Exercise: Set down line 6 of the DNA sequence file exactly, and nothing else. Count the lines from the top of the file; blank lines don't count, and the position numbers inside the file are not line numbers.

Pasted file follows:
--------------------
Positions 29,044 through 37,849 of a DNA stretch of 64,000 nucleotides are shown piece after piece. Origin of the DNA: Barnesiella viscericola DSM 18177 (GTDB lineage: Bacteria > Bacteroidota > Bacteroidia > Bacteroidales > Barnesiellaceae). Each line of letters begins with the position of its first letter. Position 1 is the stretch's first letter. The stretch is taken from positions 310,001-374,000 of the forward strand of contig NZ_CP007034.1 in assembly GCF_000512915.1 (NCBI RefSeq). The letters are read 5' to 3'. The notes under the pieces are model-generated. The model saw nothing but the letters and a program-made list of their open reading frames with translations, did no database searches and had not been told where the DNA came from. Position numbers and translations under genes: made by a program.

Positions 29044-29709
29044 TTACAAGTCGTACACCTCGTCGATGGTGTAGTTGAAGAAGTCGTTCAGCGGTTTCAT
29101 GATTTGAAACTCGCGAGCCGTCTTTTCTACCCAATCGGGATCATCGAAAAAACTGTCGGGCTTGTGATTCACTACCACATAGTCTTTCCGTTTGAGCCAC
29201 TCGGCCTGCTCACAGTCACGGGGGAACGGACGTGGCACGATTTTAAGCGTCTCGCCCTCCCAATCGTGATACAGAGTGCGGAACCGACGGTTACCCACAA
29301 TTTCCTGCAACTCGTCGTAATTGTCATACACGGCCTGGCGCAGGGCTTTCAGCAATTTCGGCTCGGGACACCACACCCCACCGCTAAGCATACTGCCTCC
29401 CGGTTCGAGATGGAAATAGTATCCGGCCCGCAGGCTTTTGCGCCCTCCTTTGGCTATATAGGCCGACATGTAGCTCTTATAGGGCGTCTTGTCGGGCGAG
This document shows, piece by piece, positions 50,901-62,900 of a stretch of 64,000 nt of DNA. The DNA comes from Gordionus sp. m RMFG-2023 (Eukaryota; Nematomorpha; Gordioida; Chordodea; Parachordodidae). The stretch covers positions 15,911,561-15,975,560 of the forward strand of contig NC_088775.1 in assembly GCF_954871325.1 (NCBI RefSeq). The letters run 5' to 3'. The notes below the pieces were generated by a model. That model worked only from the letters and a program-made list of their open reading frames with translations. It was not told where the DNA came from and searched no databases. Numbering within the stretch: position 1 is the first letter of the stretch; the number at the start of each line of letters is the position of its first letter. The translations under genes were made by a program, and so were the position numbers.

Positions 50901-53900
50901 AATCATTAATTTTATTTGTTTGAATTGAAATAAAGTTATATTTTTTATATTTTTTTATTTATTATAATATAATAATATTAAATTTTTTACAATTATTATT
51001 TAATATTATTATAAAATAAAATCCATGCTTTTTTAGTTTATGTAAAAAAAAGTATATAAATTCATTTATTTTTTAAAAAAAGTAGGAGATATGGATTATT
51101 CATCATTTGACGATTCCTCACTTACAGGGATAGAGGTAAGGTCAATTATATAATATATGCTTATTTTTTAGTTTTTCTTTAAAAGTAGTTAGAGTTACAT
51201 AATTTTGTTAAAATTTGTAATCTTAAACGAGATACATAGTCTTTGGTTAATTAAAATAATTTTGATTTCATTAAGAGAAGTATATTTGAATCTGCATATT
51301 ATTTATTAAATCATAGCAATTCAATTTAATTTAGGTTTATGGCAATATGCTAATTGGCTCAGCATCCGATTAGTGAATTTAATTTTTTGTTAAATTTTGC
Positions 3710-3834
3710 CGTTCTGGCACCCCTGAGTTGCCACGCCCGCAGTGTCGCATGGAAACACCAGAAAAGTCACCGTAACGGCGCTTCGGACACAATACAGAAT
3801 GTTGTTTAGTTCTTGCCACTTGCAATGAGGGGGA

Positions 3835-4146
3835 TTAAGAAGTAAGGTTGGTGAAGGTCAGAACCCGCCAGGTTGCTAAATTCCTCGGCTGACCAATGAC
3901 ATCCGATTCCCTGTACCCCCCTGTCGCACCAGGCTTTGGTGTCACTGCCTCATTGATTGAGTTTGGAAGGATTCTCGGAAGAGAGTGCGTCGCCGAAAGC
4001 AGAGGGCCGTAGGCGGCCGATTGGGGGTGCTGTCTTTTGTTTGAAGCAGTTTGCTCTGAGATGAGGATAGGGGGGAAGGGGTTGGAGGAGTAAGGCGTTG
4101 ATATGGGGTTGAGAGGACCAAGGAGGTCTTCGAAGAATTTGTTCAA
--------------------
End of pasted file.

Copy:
29301 TTTCCTGCAACTCGTCGTAATTGTCATACACGGCCTGGCGCAGGGCTTTCAGCAATTTCGGCTCGGGACACCACACCCCACCGCTAAGCATACTGCCTCC